A major ongoing debate within many departments of a company is the appropriate level of inventory to maintain. Though every business would attempt to reduce its inventory level [but] without impacting the customer service [support] level. On my previous post I have talked about the risk of having too much inventory is just equal when having it too little. You may want to read it if you haven’t yet. If the marketing and sales managers want to achieve high service levels, then stocking a high level of inventory seems necessary. However, this increases working capital requirements and greatly increases the risk of incurring obsolete inventory expenses. The accountant may find it helpful to use a set of analysis tools I am going to reveal through this post to assist management with the calculation of the best possible investment level for service parts.
Here are some tools to consider:
- Throughput per customer – Know which customers generate the company’s cash flow. This requires knowledge of exactly which products each customer purchases on an annualized basis, as well as the throughput (revenue minus totally variable costs) of those products. It is entirely possible that a high-volume customer may generate such an insignificant amount of cash that it is not worth an excessive level of servicing, so there is no need to maintain a large inventory of specialized service parts for it.
- Customer quality standards – Ever notice how some customers are pickier than others? Some customers will require replacement of parts that would be considered well within the quality specifications of other customers. If these customers are the same ones with low throughput levels (see last item), then the company needs to question not only its stocking levels, but also why it permits them to be customers. Consequently, be sure to review the proportion of inventory returns by customer.
- Customer complaints – Which inventory items do customers actually want the company to have on hand for immediate delivery? Management may be surprised to find that only a few items are ‘‘small bolts’’, and those small bolts may not even be overly expensive to keep on hand. It makes sense to spend a few hours combing through the customer complaints log to see which stock-outs actually caused a problem. If the company does not have this information, then set up an inexpensive online survey through an online surveying service such as Survey Monkey ($20/month for a 1,000-response survey) and ask the customers.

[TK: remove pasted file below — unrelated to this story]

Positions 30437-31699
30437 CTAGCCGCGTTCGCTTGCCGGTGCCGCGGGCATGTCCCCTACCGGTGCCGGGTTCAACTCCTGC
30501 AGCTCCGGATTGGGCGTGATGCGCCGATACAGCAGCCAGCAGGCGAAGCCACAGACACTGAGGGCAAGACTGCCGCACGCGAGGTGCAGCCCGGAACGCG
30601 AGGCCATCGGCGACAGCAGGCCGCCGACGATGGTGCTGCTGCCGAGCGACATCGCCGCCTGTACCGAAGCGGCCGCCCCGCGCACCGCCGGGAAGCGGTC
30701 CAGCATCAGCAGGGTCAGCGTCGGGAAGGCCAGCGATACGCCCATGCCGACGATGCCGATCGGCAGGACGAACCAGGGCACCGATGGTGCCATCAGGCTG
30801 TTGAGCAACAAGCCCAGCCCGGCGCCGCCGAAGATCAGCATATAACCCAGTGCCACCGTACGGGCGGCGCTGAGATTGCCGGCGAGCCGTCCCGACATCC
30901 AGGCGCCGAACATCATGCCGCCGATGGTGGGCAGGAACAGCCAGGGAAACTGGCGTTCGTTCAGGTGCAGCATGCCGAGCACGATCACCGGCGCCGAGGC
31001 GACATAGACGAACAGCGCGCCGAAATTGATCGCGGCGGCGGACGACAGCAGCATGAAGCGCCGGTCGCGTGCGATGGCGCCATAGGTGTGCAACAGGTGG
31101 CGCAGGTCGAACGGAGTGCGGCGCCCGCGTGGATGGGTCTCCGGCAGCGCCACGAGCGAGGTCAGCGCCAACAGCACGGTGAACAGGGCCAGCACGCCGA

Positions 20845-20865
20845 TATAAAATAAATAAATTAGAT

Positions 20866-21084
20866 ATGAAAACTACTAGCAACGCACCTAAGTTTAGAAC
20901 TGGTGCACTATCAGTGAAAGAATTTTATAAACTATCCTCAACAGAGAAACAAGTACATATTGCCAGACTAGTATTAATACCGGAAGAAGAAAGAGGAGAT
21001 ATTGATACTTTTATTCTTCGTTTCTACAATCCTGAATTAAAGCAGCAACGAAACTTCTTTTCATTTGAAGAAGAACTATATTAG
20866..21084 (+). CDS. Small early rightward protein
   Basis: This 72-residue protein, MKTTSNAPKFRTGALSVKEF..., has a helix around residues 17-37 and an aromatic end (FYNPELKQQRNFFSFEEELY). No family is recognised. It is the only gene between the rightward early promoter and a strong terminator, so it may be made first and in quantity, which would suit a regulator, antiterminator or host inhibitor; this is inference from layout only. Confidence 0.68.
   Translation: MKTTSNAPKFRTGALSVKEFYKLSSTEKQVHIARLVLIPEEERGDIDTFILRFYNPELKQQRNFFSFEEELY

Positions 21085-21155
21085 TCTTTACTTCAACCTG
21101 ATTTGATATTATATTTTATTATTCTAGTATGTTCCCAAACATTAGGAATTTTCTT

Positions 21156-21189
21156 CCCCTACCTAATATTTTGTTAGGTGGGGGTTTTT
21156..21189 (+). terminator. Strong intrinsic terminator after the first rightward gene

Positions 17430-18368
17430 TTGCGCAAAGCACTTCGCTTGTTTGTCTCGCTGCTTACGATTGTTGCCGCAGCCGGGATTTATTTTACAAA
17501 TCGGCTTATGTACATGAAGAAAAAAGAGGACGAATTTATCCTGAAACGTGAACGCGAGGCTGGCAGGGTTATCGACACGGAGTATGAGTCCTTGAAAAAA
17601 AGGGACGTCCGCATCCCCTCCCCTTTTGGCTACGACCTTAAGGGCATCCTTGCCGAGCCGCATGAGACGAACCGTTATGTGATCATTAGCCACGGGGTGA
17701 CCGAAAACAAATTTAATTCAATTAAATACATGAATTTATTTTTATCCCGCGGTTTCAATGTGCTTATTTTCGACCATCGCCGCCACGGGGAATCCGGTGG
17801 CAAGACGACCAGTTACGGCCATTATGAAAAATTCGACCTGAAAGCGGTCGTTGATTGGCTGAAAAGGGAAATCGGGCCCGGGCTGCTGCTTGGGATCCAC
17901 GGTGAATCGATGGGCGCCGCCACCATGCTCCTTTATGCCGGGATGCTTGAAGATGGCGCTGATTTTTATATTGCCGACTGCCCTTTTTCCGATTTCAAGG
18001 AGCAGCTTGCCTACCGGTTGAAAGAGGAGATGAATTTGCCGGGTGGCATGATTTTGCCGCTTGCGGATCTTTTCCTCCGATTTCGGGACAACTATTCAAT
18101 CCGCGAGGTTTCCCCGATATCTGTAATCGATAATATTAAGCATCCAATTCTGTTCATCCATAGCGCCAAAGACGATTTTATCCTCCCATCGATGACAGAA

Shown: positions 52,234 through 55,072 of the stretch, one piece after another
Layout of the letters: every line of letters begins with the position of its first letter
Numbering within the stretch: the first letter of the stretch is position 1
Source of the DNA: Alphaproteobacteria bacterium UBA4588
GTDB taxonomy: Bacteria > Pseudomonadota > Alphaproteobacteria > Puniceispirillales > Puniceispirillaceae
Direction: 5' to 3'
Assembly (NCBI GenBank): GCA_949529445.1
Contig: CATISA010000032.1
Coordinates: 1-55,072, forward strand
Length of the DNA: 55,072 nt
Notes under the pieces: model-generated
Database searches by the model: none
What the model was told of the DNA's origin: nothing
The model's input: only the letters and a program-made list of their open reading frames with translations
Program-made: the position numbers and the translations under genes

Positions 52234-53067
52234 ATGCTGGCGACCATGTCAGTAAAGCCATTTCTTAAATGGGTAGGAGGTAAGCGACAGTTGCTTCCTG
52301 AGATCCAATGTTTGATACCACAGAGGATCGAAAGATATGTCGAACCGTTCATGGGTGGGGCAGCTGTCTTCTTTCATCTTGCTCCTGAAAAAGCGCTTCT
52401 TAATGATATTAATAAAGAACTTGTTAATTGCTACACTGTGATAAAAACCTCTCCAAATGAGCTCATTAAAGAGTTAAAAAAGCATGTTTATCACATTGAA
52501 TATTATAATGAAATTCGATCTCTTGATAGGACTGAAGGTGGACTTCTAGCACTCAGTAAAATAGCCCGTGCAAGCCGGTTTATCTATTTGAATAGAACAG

- Call the user – Notice that the header for this point is ‘‘call the user,’’ not ‘‘call the customer’’. There is a specific person within the customer’s organization who is waiting for the company’s service parts to arrive. Find out who it is, and ask her/him how soon she/he needs parts from the company. Not only is this a great way to maintain customer contact and build repeat business, but the company can also obtain an excellent view of precisely how its product is used, and therefore how rapidly its system needs to fulfill any orders for the product. For example, if a service part is needed by the customer on a key piece of manufacturing equipment that will bring down the customer’s entire assembly line, then pre-positioning the part in a nearby warehouse or on-site may be the level of servicing inventory required. Alternatively, if the part is used only on backup equipment that is rarely used, then a week-long delay may be entirely acceptable.
A key point is that not one of the items listed in this toolkit includes the more common metrics, such as fulfillment rates, service levels, demand accuracy, or the percentage of obsolete inventory. The appropriate level of inventory is extremely difficult to determine when using such aggregate measures, because service levels can vary so dramatically by individual product.
The typical warehouse may contain several thousand different products, so conducting an analysis with the preceding toolkit for each individual item would be prohibitively expensive. Instead use these quick simple aggregation steps: